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From: Ivan Vecerina (INVALID_please_use_contact_form_at_[hidden])
Date: 2004-09-19 02:15:36

I've noticed discussions about this a couple of years ago.
For assert-style macros that include multiple statements,
a common idiom is to enclose the statements in a do{...}while(0)
dummy loop. This makes the macro behave like a single statement.

A problem with some compilers (notably VC7.x) is that this
triggers a warning (C4127: conditional expression is constant).

The workaround adopted by boost is to automatically disable
this warning -- which however can be legitimate and useful
in user code.

I think I have found a better 'always-false' condition which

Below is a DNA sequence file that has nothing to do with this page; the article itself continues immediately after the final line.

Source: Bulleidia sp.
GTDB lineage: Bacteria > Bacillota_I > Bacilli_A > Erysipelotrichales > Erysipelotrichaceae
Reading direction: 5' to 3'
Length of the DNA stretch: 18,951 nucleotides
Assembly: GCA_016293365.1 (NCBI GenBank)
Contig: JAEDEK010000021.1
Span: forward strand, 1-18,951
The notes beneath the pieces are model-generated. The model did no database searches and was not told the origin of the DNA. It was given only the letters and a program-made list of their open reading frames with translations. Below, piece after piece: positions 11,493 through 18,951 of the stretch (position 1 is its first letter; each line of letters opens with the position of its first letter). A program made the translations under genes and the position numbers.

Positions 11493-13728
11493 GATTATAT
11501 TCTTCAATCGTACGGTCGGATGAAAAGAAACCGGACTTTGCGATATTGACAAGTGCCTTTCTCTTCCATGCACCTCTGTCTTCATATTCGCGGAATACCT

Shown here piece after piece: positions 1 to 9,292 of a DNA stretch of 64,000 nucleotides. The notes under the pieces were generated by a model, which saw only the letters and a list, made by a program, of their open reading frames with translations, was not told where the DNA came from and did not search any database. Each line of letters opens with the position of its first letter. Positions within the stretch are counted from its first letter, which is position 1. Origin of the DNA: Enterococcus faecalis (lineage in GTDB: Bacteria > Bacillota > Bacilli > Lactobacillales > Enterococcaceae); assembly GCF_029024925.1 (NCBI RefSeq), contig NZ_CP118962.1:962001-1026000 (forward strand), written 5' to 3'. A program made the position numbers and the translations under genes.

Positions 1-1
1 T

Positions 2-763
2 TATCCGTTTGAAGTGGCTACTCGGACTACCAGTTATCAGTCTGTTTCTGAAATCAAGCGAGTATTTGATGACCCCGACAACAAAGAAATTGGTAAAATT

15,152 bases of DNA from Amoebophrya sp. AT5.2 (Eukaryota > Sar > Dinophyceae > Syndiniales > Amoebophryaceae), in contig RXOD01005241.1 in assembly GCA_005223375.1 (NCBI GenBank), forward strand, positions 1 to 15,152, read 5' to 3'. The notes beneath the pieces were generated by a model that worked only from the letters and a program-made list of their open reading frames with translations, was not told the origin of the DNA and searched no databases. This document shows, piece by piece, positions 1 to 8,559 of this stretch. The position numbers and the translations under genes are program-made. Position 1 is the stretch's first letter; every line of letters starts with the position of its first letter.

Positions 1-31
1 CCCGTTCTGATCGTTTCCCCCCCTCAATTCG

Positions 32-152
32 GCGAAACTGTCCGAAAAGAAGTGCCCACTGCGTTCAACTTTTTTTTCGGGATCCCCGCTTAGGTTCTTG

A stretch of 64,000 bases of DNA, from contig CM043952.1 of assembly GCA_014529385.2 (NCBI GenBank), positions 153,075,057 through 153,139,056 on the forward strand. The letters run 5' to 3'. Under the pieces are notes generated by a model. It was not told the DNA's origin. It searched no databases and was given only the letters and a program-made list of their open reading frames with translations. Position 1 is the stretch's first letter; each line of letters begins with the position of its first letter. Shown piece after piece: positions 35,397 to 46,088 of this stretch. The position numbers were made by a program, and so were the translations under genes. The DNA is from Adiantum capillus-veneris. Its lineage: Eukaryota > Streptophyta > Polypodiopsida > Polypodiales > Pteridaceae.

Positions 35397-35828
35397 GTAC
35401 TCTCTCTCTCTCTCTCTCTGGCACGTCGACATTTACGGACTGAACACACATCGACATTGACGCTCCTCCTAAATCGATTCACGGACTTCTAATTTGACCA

does not trigger a warning, and works at least in VC7.1:
    do{ }while(__LINE__==-1)

Do you see a problem with this approach?
Could this approach be used to stop disabling warning 4127
when boost is compiled?
Do other compilers have similar warnings and workarounds?

Should a boost macro that expands to a warning-free always-false
(or always-true) compile-time constant be considered?
This would also allow statements such as BOOST_ASSERT(BOOST_FALSE),
while(BOOST_TRUE), or do{...}while(BOOST_FALSE) to compile
without warning...


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